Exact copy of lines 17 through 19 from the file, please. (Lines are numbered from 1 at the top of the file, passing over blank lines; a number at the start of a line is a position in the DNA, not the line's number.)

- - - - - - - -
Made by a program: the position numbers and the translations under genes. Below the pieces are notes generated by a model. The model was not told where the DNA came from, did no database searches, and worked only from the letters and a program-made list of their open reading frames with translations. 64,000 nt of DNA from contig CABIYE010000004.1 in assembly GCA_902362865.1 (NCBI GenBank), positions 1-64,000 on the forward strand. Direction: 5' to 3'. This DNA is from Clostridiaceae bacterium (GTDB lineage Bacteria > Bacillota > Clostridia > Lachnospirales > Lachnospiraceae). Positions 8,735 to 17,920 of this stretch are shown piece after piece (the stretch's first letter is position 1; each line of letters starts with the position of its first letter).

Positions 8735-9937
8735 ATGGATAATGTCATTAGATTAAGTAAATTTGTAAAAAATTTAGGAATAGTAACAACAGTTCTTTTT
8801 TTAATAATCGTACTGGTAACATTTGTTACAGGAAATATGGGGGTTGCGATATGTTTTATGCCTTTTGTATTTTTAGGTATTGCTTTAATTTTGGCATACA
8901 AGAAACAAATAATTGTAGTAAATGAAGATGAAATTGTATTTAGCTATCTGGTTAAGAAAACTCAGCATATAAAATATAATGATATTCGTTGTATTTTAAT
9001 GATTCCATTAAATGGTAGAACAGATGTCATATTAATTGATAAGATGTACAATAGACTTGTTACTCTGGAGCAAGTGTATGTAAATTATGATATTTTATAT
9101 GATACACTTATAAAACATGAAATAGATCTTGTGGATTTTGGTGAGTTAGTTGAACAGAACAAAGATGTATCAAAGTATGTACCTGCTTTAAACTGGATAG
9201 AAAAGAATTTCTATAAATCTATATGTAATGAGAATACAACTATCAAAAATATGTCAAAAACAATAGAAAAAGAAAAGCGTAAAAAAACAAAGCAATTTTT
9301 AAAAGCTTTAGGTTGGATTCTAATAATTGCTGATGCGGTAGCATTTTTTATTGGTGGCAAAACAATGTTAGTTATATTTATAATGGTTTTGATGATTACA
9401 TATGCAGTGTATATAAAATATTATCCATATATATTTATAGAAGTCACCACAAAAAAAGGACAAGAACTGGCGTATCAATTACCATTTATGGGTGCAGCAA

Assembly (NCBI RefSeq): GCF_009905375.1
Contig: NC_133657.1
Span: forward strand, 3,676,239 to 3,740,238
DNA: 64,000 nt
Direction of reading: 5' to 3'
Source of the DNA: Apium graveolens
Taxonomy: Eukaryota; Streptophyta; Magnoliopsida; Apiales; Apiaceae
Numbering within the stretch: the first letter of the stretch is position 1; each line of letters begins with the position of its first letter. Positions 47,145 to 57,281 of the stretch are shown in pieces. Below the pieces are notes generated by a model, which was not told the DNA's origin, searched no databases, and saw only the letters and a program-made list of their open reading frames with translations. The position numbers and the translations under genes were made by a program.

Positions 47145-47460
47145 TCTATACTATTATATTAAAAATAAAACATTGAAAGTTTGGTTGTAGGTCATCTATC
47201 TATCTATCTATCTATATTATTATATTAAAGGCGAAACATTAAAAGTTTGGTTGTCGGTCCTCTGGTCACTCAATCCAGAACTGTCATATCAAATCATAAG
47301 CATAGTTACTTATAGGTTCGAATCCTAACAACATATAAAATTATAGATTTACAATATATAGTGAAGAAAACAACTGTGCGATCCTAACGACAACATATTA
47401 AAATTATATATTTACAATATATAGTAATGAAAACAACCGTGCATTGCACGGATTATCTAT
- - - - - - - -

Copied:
Taxonomy: Eukaryota; Streptophyta; Magnoliopsida; Apiales; Apiaceae
Numbering within the stretch: the first letter of the stretch is position 1; each line of letters begins with the position of its first letter. Positions 47,145 to 57,281 of the stretch are shown in pieces. Below the pieces are notes generated by a model, which was not told the DNA's origin, searched no databases, and saw only the letters and a program-made list of their open reading frames with translations. The position numbers and the translations under genes were made by a program.

Positions 47145-47460